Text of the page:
09 April 2010

Thoughts on Bonhoeffer: The Church and the Reign of God

We watched the documentary "Bonhoeffer" tonight for our Campus Ministry Movie Night for April. As we discussed the life of this remarkable saint, I remembered a paper I'd written for a seminary class on the Holy Spirit, which drew deeply from Bonhoeffer. Thought it'd be an appropriate thing to share. If you like seminary papers, that is. If not, this may be a good day to go elsewhere, and fear no ill will on my part - seminary papers are not for everyone.


"[The Spirit] will glorify me, because he will take what is mine and declare it to you. All that the Father has is mine. For this reason I said that he will take what is mine and declare it to you.

The Gospel According to John, 16th Chapter, verses 14 & 15

This, according to David K. Rensberger, is "The Work of the Spirit."[1] The Spirit takes that which belongs to Christ and declares it to those who hear the voice of Christ. One can easily argue that this implies that the Spirit is declaring Jesus Christ himself for the good of the world – the picture of Christ's ministry is one of self-sacrifice and redemption in the name of God's own Son ransoming the world. But limiting the work of the Spirit to a declaration of Christ for the world ignores a significant question unanswered: when will the need for declaration cease, and what is the world's status while it lives between incarnation and parousia? If the world waits with longing, even groaning in anticipation for the world to come[2], why would the Creator of this world hesitate or delay the coming of Christ and the end of this world?

The answer is found in the work of the Holy Spirit, which is the avenue through which the reciprocity of Christ and the world is revealed. Not only is Christ given for the world, but the world is given for Christ: within Christ, the world finds its existence, and within the world, Christ lives wherever the Spirit causes God to be glorified in Jesus Christ, the crucified and risen savior of the world. Here the Spirit of Christ, that which reveals Christ to the world, works God's eternal life into temporal reality, not as a far-off goal or a delayed hope, but in an already/not yet reality that creates faith in the full reality of God's future promise.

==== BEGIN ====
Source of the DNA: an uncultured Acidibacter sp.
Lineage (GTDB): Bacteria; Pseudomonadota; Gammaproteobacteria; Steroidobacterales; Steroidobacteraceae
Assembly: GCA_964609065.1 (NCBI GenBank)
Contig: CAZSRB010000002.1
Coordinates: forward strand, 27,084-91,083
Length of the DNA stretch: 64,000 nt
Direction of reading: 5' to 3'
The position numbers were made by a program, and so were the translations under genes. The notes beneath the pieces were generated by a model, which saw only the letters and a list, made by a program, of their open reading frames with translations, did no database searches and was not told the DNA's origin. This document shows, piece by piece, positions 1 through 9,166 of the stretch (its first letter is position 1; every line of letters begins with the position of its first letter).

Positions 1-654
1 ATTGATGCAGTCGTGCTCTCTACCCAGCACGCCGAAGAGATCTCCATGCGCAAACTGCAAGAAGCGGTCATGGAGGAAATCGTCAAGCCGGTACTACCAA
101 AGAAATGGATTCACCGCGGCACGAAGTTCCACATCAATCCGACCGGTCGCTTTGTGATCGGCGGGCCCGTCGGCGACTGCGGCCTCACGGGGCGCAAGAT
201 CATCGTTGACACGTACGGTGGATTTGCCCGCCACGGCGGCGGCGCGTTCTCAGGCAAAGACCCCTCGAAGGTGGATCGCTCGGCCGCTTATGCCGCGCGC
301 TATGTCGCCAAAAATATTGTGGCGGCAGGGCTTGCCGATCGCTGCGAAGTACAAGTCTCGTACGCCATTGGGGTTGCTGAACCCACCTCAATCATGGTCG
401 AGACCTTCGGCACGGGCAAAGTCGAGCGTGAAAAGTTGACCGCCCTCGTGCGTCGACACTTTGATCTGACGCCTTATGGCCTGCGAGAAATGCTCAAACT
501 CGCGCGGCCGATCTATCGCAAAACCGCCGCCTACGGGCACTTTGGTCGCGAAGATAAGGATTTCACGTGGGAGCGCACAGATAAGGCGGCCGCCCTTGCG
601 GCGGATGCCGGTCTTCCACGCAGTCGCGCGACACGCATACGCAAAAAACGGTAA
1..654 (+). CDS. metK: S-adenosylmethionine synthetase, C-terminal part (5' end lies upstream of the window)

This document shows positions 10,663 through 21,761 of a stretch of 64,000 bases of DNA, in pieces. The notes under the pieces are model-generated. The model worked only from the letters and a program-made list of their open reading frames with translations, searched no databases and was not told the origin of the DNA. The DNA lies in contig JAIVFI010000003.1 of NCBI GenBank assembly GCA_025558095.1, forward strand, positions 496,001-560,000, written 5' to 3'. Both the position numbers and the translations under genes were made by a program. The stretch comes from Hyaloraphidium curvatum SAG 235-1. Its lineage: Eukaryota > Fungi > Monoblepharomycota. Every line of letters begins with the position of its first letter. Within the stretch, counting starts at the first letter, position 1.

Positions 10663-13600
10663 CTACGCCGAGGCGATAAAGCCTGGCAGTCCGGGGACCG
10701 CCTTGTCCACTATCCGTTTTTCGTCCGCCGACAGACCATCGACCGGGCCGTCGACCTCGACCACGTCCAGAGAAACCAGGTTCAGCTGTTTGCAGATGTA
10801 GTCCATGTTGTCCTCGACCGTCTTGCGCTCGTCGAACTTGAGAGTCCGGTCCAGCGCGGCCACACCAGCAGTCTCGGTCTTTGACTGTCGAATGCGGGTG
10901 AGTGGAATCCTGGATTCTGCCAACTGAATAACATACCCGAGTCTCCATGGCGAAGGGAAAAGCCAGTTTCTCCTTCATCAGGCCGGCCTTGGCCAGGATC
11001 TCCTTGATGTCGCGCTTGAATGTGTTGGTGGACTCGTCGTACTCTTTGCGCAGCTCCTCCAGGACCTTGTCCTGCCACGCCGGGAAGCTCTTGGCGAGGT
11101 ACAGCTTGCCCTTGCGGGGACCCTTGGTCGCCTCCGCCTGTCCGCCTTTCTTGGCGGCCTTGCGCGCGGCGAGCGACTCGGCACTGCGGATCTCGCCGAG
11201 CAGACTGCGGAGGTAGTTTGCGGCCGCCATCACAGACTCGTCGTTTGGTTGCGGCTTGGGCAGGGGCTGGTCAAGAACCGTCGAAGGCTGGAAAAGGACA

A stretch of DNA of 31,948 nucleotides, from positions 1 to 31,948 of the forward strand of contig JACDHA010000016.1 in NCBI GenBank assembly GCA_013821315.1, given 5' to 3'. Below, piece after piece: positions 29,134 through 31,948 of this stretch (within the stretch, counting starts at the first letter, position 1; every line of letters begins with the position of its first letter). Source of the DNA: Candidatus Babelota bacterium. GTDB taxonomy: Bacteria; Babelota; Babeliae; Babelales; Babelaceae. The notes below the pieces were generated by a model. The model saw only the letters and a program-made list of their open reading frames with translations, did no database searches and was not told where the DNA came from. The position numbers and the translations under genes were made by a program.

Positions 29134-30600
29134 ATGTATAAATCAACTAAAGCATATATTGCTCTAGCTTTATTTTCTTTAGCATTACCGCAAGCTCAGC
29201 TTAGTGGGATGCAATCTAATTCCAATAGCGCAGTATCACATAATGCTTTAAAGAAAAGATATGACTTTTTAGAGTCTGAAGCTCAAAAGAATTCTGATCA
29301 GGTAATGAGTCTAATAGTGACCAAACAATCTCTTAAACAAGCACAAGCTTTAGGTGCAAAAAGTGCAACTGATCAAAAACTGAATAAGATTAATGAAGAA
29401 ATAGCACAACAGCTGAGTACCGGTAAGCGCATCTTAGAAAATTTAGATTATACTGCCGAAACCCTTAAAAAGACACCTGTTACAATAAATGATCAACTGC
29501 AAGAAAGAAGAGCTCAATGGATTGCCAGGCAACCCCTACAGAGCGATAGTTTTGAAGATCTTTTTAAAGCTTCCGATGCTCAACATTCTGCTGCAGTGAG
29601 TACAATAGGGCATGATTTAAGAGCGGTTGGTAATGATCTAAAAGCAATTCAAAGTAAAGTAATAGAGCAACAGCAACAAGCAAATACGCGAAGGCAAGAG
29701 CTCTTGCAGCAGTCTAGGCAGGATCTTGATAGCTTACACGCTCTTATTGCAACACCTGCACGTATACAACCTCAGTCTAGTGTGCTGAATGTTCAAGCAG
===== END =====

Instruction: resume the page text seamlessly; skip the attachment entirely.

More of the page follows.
In John 17.3, Jesus describes eternal life in this way: "…this is eternal life, that they may know you, the only true God, and Jesus Christ whom you have sent." Traditionally, eternal life has been pictured as an unrealized future promise; life in temporality has always been seen as the 'first life,' the one which must end before eternal life may begin. Note here that there is no requirement for delay in this word from the gospel of John: Jesus simply states that eternal life begins with the knowledge of the Creator and Jesus Christ. If the work of the Spirit includes the revelation of Christ for the world, then eternal life, through the work of that same Holy Spirit, has already begun!

Is this possible? Most certainly; one may know God the Creator and Jesus Christ the Redeemer within the world. Jesus was, after all, a real human being, and when Christ is known, the Creator is known: "I am the way, and the truth, and the life. No one comes to the Father except through me. If you know me, you will know my Father also." (John 14.6-7a). But Christ was not and is not known solely in his particular, incarnate human body; through the continuing work of the Spirit, Christ is known in the present as well.

Why would this be done now? Because the world, as the continuing creation of God, is glorious and exists for God's present revelation, not only for a future promise. This present revelation is, of course, the inbreaking of the future promise, but as the world groans with anticipation for God's future, as the Spirit works in the world to make the Creator and the Christ known, the glory of it all is such that the angels watch as they are able:

It was revealed to [the prophets of grace before Jesus' time] that they were serving not themselves but you, in regard to the things that have now been announced to you through those who brought you good news by the Holy Spirit sent from heaven - things into which angels long to look! (I Peter 1.12, emphasis mine)

If the angels long to look at the Holy Spirit bringing good news in the present the world, one would think this means that there's something in the world worth watching! The work of the Word, whether the Word/Christ or the Word/Holy Spirit, is still creating all things. The world still belongs to God, and what belongs to God is declared by God the Holy Spirit. But what causes the angels to stop and stare is this: where that declaration is heard, where God is glorified and Jesus Christ is revealed as Immanuel, God-with-us, the crucified and risen Son of God, new creation happens – the Spirit creating faith in believers in this world.